Chinoiserie is a classic and timeless interior design style that has been used by designers for centuries. A design style full of personality, it pairs exceptionally well with modern design and can complement any space. Learn the origins of Chinoiserie and how you can authentically incorporate the style into your home for 2020.


Chinoiserie is the interpretation and idyllic representation of Chinese and East Asian culture. The word derives from “chinois,” the French word for “Chinese.” The style movement is characterised by its romanticised, theatrical and playful perceptions of life in the Far East. As a creative style Chinoiserie can be identified by extravagant decoration, asymmetry, stylised Chinese motifs and a focus on the Chinese lifestyle.

Chinoiserie Interior

Born from orientalism, Chinoiserie started in the mid-to-late 17th century and became popular in Europe as part of the French Rocco movement around the 18th century, the style is widely seen as the last expression of the Baroque movement. Europe became fascinated with the East as a result of Chinese goods being imported by English, Dutch, French, and Swedish East India Companies.

International travel wasn’t common at the time, so it was rare for Europeans to have a first-hand experience of East Asian cultures. Chinese paintings, furniture, silk and other artefacts offered a taste of the exotic. With few having the first-hand experience of Asia, Asian culture was captured in romantic writings from travellers such as Marco Polo and through imported oriental porcelain, silks, lacquer and paintings.

The mystery of the orient inspired European artisans to create their own wonderfully whimsical interpretations depicting elaborate Asian characters, pagodas, exotic animals such as elephants and monkeys and fantasised depictions of Asian life. As a result, much of the wallpapers, furniture, paintings, silks and porcelain created in the Chinoiserie style were actually created in Europe.

Bedroom with Chinoiserie wardrobes
Portobello by De Gournay


The Chinese culture has been interpreted by various artisans over the years and as a result, it is a fusion of designs and trends. Each century, the design has evolved to incorporate the stylistic elements of the East. Chinoiserie can be recognised from the following characters and motifs. These depictions found their way into paintings, wallpaper, textiles, furniture carvings and house accessories such as clocks and porcelain.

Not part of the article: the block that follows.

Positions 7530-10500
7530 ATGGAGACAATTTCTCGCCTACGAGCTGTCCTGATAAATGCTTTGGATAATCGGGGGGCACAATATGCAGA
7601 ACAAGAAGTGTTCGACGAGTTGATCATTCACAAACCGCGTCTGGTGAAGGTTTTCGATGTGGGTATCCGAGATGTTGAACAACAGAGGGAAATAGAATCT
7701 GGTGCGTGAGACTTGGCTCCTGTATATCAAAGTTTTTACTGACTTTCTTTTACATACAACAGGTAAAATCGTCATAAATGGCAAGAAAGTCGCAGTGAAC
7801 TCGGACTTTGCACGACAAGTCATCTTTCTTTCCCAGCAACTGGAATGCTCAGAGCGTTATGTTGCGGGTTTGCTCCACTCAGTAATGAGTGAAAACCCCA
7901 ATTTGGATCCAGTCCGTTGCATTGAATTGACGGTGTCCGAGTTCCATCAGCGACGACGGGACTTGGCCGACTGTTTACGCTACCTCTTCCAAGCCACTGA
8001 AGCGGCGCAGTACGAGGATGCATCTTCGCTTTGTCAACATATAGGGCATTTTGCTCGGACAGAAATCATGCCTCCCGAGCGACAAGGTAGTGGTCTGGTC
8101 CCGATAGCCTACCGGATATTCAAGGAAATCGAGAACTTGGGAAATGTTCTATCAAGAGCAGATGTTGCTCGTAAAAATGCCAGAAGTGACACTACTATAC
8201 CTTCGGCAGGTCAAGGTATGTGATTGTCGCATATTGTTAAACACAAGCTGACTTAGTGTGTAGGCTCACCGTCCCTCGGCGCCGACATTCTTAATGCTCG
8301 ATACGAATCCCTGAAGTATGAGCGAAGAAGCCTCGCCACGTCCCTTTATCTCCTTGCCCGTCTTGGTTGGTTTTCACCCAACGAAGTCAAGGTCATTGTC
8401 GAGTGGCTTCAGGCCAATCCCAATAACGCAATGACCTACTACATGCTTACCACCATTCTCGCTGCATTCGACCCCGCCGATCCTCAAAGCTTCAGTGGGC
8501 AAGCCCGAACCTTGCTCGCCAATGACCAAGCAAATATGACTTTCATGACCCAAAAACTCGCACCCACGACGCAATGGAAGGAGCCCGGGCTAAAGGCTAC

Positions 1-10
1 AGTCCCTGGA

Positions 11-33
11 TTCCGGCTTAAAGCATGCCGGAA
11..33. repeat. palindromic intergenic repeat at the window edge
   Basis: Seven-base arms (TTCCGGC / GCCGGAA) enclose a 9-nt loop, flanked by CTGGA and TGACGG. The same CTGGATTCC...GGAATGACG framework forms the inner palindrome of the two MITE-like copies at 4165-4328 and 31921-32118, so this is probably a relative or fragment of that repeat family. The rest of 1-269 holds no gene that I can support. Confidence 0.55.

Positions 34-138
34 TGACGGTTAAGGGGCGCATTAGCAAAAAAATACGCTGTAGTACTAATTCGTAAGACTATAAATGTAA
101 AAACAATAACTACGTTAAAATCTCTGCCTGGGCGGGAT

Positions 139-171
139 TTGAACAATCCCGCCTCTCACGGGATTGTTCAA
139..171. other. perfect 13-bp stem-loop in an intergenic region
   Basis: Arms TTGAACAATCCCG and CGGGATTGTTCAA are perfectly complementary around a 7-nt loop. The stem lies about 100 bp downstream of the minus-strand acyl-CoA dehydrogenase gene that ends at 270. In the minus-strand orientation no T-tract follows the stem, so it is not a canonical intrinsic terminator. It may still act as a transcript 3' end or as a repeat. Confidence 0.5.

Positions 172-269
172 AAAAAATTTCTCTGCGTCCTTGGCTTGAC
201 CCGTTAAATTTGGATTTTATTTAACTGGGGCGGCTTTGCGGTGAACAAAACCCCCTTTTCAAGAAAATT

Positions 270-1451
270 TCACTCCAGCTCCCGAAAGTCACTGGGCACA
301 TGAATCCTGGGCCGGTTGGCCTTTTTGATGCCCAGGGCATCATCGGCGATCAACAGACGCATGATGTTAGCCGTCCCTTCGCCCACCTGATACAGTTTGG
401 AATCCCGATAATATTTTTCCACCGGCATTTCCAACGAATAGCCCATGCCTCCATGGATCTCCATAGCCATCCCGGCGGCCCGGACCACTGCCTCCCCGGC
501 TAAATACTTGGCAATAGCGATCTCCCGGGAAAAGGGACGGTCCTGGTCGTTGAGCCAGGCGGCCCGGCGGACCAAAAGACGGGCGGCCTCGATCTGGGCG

Chinese Landscapes

Many Chinoiserie designs in art and interior design are inspired by romantic and spectacular oriental landscapes and lavish gardens.

Florals & Exotic Birds

Chinoiserie draws its inspiration from nature and in particular, tropical birds, flowers and elaborate garden scenes. The designs are usually asymmetrical and are found in all manner of Chinese inspired furniture and wallpapers.

Chinese Figures & Animals

At a time when international travel was rare, the orient was a mystical, exotic and romanticised place. The Chinese figures and animals featured in European designs were copied directly from Chinese objects or representations of what designers thought Eastern culture to be.

Mythical Creatures

Dragons are a symbol of strength and luck and they have key importance within Chinese culture and mythology. Dragons appear in all manner of Chinese objet d’art and are a key character that is often seen in Chinoiserie inspired design.


Shishi means “lion” in Chinese, known as Foo Dogs in English culture, also appear in many Chinoiserie designs. Shishi are considered Chinese guardian lions that appear outside palaces and temples to ward off negative energy.


Pagodas are synonymous with East Asian culture, designed as multi-tiered structures that serve as social and religious areas. These structures originated in India and spread through Asia as Buddhism introduced them to China.


East Asian countries have long traditions of lacquer work, going back several thousands of years. Traditional Asian lacquerware pieces require incredible skill and craftsmanship, a technique that is still being passed down from generation to generation. Traditional lacquer art is often painted or carved with asymmetrical Chinese motifs, before being lacquered with tree sap.

Europeans began manufacturing furniture imitating lacquerware and art imported from the orient. Thomas Chippendale, often referenced as one of the greatest British cabinet-makers, was influential in popularising the production of Chinoiserie furniture with the publication of his design book The Gentleman and Cabinet-Maker’s Director. His book featured over 160 designs for various items of furniture that he could build for his clients or that could be used as a blueprint for other cabinet-makers, and Chinese Chippendale furniture forms one of the three design styles outlined in his book.